Lying with Data: A lesson in Microsoft spin
The latest in a rather long chain of 180 degree turns from Microsoft regarding policies and business decisions relating to the Xbox One came into effect last month. With Microsoft deciding that actually no, Kinect is not “an essential and integrated part of the platform” as originally stated, they made the console available to buy without their costly and unwanted camera, and in the process hit price parity with their closest competitor, Sony’s PS4.
The move to jettison Kinect was likely made in an attempt to win over consumers who aren’t sold on the notion of having a camera in their living room with barely any meaningful gaming applications. But how successful has this decision been?
According to Microsoft, US Xbox One sales “More than doubled” in June, the month that it was first made available without Kinect. More than doubled? “Doubled” is a big thing. That sounds like a successful outcome.
Except if we take a moment to scrutinise the specifics of Microsoft’s announcement, it falls apart somewhat. The announcement that they would be making the Xbox One available without Kinect came in May. Specifically on the 13th of May. The message was that if you want to buy an Xbox One without Kinect, you should wait until next month to buy one. For the rest of May, many customers who might have otherwise begrudgingly bought an Xbox One bundled with Kinect would have instead decided to wait to get one without Kinect at a lower price.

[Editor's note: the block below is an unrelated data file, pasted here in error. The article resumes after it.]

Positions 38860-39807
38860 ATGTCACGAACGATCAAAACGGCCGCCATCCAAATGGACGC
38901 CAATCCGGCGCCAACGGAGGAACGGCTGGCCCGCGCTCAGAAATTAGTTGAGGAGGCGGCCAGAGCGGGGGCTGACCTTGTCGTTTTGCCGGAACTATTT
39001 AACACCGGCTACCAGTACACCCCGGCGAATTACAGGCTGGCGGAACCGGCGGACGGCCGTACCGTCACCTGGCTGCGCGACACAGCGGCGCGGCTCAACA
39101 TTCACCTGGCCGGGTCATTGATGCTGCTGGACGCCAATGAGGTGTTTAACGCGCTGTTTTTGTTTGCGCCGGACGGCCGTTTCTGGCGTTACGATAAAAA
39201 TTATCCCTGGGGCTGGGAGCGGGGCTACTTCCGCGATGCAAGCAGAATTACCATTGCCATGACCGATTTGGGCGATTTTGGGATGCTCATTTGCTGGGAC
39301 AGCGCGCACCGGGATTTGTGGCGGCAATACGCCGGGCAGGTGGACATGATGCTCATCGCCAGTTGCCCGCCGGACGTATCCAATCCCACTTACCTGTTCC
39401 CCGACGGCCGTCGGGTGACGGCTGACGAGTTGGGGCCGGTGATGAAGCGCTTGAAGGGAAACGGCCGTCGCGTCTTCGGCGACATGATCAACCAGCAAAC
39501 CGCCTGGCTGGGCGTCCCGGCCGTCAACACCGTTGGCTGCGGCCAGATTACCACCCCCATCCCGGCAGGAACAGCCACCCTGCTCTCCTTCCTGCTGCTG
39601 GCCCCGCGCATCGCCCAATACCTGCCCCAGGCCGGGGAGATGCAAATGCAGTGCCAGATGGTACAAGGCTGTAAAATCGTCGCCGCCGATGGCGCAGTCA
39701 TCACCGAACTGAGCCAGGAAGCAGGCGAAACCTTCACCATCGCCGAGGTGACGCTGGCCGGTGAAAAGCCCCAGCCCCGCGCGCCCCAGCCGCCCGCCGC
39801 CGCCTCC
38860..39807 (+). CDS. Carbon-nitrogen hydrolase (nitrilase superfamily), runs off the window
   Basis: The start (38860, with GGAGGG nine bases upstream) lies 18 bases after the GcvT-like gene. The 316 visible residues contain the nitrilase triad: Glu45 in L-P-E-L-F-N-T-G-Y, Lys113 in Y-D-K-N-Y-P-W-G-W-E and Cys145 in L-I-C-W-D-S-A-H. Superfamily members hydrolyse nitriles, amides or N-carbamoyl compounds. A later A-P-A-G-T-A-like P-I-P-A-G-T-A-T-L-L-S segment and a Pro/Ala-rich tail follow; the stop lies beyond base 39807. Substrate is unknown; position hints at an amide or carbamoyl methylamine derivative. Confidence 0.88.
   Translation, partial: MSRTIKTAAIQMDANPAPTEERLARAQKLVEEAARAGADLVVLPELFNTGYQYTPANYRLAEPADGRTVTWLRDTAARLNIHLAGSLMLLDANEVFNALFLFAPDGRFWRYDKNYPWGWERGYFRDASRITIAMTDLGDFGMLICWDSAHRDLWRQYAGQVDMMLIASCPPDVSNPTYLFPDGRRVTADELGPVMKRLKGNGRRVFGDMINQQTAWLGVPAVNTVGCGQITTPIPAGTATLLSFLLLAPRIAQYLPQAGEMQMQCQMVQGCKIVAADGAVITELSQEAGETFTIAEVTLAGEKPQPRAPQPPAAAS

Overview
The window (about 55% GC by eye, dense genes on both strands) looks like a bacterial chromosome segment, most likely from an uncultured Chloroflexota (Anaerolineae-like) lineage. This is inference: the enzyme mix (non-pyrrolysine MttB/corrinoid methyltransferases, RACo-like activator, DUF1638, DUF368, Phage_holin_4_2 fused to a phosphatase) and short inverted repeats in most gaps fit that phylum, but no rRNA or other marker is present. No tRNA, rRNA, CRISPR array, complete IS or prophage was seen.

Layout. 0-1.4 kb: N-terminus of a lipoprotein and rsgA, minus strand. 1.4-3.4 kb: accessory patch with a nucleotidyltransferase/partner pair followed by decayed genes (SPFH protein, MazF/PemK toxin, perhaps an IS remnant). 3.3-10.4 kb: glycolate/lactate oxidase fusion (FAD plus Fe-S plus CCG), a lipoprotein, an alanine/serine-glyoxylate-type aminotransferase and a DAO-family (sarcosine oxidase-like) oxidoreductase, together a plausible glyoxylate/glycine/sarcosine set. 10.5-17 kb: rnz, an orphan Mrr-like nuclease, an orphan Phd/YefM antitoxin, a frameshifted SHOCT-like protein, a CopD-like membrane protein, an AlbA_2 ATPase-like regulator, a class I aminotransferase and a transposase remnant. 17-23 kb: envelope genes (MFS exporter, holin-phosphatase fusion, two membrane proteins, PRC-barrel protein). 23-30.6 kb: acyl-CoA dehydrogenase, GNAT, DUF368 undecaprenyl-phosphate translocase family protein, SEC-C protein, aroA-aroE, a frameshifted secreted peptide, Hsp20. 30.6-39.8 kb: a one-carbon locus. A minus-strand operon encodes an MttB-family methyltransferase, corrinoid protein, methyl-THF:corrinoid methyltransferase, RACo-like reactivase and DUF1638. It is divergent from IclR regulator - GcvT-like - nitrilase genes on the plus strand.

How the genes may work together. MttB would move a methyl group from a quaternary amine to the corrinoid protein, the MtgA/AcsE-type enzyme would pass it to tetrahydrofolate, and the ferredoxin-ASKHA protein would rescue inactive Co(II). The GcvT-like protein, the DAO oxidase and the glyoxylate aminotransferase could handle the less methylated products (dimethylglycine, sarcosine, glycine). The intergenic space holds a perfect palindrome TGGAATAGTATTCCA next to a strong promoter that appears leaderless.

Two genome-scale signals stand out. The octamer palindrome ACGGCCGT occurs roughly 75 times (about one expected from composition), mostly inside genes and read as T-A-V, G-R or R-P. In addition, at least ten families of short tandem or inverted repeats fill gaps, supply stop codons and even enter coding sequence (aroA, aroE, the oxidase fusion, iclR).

Without raw data from MS on the exact figures sold, it’s hard to know exactly how the sales pattern played out, but the announcement that a cheaper, more attractive option would be available next month will have negatively impacted sales for the month of May. How did May sales compare to the previous baseline sales they were experiencing? How big was the inflection in sales when the announcement was made on the 13th of May? Microsoft has chosen to omit this information. If May was a particularly slow month for sales, that has obvious implications for the significance of these figures doubling in June. Many of the people buying an Xbox One in June would have bought one in May had this announcement not been made.
It’s pretty easy to spot this kind of trick if you’re paying attention. Microsoft have been employing all the same kind of tricks Sony did back when they tried to make the PS3 sound like it was more successful than it actually was.
Sadly, it seems that the majority of the games press didn’t bother to scrutinise Microsoft’s claims. The likes of CVG, The Guardian, IGN, Polygon, and (A publication I up until recently worked for) Kotaku all repeating Microsoft’s claims without any scrutiny, spin fully in tact.
I’m not really having a pop at the respective authors and publications there. The consumer video games press isn’t really equipped to effectively scrutinise statistics and industry machinations, and honestly I don’t really think they have a mandate to do so from their users, but it is a bit frustrating seeing people who are supposed to be professionals falling for pretty basic spin. Seems to me that if we’re just going to get announcements parroted without any worthwhile analysis, perhaps it’s just better to go direct to the source, rather than having a journo act as an intermediary between consumers and PR departments.
But if you’re wondering how come MS opt to give out needless complex information rather than just giving us the raw data, it’s because the raw data probably doesn’t paint them in the best light, and they seem to be able to get away with giving out fuzzy information without any negative consequences.